Roslyn KuninWhat can be done about the softwood lumber disagreement that hangs like an axe over British Columbia’s forest industry?

Dealing with the United States on issues like this is like nailing jelly to the wall. There’s far too much inconsistency and backtracking. For example, U.S. President Donald Trump has put all of the North American Free Trade Agreement on the bargaining table and then taken it off again repeatedly.

Alternate truths muddy the negotiations, like claims about Canada dumping subsidized lumber. These claims have been discredited by many courts and in several hearings. And hard facts from the National Association of Homebuilders in the United States are ignored even when they warn that duties on Canadian lumber will cost the U.S. 8,000 jobs and US$450 million in lost wages, and will significantly increase the cost of housing for Americans, putting homes out of the reach of many.

It’s hard to advise negotiators under these conditions – although all Canadians would benefit if we traded our dairy and egg boards for free trade in wood products, including lumber.

U.S.-Canada trade is often described as a mouse versus an elephant. Canada is not the elephant.

Nevertheless, some things can be done over the longer term to improve Canada’s bargaining position with the United States and our overall economic well-being. Some of these are already in place.

British Columbia needs a diversified industrial base

Lumber prices have been generally lower and exports are down in 2019: ATB
Canada can play hardball on softwood
By Roslyn Kunin
The post-truth world of the U.S. lumber industry
By Roslyn Kunin
Softwood lumber dispute is bad for consumers and producers
By Olivier Rancourt and Gabriel Giguere

In the last half of the 20th century, you could accurately forecast B.C. economic activity with just one number – the housing starts in the U.S. American houses were built with our lumber and as went the lumber sector, so went the province.

Fortunately, B.C. no longer has most of its economic eggs in the one basket of lumber sales. Technology in all its forms now provides more B.C. jobs than the entire resource sector, including forestry and lumber. The province plays a large role in meeting the seemingly endless demand for entertainment and media content. And we play a role in the knowledge economy by selling education to international students here and overseas.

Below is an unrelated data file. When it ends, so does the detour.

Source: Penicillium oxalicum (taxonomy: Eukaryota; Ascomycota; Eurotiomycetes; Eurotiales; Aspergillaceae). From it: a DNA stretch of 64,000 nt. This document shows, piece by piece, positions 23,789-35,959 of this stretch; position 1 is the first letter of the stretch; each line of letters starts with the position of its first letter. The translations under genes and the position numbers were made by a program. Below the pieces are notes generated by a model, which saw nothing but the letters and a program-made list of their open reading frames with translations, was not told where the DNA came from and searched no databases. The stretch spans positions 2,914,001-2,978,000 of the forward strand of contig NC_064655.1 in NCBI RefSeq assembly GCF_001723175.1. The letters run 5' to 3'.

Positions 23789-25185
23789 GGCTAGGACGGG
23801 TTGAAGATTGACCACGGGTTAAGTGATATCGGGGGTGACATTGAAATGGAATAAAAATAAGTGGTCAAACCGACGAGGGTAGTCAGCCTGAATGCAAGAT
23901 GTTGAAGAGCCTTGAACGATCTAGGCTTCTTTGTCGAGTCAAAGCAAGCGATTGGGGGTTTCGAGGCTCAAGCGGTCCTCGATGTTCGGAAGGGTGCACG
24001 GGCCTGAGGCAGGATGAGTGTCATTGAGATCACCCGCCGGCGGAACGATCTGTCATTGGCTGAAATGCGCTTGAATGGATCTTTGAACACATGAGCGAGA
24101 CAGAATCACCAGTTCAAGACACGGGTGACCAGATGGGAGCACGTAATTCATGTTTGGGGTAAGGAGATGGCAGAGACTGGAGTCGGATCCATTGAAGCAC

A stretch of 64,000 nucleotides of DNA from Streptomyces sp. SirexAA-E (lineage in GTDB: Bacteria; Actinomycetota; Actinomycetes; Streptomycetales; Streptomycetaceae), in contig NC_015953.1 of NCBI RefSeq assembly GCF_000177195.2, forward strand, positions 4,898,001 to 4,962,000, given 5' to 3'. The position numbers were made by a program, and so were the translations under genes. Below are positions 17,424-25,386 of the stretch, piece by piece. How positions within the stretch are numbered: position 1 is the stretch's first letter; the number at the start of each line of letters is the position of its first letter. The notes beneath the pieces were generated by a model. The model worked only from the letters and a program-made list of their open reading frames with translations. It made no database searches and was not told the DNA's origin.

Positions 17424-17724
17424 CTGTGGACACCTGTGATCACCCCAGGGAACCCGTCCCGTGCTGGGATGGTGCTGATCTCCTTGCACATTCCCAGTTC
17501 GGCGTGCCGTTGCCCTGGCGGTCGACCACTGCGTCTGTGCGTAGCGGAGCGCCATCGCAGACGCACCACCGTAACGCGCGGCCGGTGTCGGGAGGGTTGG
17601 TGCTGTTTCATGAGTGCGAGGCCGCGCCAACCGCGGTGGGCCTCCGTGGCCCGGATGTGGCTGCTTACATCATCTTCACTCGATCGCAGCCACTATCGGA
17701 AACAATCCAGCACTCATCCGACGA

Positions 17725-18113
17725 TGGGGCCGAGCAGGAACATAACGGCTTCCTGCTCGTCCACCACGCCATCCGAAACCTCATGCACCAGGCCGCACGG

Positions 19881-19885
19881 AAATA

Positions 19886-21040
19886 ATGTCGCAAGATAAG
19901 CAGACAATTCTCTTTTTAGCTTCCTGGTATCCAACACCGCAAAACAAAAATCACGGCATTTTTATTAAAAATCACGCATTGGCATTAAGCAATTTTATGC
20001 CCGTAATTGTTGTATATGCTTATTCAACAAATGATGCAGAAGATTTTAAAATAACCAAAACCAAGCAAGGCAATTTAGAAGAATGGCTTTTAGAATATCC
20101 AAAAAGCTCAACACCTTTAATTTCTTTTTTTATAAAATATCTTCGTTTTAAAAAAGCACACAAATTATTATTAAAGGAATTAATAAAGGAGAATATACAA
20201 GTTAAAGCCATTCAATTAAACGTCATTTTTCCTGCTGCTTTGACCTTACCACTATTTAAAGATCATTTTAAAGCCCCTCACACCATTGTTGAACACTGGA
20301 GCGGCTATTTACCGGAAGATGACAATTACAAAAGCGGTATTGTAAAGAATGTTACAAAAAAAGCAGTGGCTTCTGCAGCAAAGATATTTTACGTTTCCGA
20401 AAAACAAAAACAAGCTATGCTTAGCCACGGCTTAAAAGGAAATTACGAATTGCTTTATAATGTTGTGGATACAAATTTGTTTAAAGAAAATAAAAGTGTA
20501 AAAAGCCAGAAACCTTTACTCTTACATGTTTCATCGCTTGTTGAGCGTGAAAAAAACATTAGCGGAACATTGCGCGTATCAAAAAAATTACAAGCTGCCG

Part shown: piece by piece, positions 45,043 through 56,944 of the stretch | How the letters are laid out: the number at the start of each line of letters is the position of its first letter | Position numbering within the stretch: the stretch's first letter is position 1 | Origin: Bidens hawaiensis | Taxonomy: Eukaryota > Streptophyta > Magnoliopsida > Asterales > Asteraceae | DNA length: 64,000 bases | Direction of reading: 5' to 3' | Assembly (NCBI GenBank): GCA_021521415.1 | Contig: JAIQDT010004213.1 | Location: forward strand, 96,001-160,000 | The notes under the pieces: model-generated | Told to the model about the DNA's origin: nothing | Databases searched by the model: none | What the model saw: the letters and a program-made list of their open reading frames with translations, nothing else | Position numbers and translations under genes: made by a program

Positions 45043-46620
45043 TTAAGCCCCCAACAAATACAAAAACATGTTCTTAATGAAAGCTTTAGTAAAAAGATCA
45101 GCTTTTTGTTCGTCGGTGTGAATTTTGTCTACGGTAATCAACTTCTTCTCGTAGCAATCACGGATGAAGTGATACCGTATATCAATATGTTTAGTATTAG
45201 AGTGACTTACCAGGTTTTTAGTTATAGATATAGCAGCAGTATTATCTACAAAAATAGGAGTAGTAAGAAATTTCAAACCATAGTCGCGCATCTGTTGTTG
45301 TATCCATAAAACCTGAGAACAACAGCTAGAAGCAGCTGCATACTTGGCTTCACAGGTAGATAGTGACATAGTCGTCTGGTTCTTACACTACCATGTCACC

Much more can still be done to diversify the industry mix and make sure we can’t be held to ransom by a threat to any one sector.

Travel and tourism can be further developed. Tourism makes up less than two per cent of the Canadian economy and has great potential for growth, especially in B.C. Our dollar is low compared to the American currency. Many tourists find the States less appealing than it was.

We have great natural beauty, original aboriginal cultures and developed infrastructure. The lights stay on and you can drink the water.

In ever more insecure and uncertain times, we offer peace, freedom and safety. What better place for a vacation?

B.C. needs a diversified customer base

Any business person can tell you that relying too heavily on one customer leaves you vulnerable. And our lumber has been far too vulnerable to the vagaries of U.S. markets and trading conditions.

We have begun to take baby steps away from the U.S. market toward Japan and, more recently, China. But we haven’t done nearly enough.

A major, long-term negotiating strategy for dealing with the U.S. on lumber would be to create a well-planned and well-funded marketing campaign to sell B.C. lumber in non-U.S. markets. Both government and industry can contribute.

Our low dollar keeps us competitive. Our high environmental standards should help us in markets sensitive to such factors, like Europe. Our reputation as an easy and honest place to do business also helps.

B.C. needs infrastructure

Here, at least with respect to lumber, we’re doing well. Roads, rail and access to tide water, and, hence, global markets, are in place.

More infrastructure is needed to continue to diversify our industrial base. Pipelines are desperately needed to get oil and liquefied natural gas to ports. Otherwise, those products can only reach U.S. markets. This leaves Canadians trying to negotiate fair trade in the energy and possibly other sectors over an oil barrel.

There’s a great deal that can be done, then, to protect B.C. and its economy from the softwood lumber fallout over the longer term. It just takes leadership, courage and commitment.

Troy Media columnist Roslyn Kunin is a consulting economist and speaker. 

For interview requests, click here.

The opinions expressed by our columnists and contributors are theirs alone and do not inherently or expressly reflect the views of our publication.

© Troy Media
Troy Media is an editorial content provider to media outlets and its own hosted community news outlets across Canada.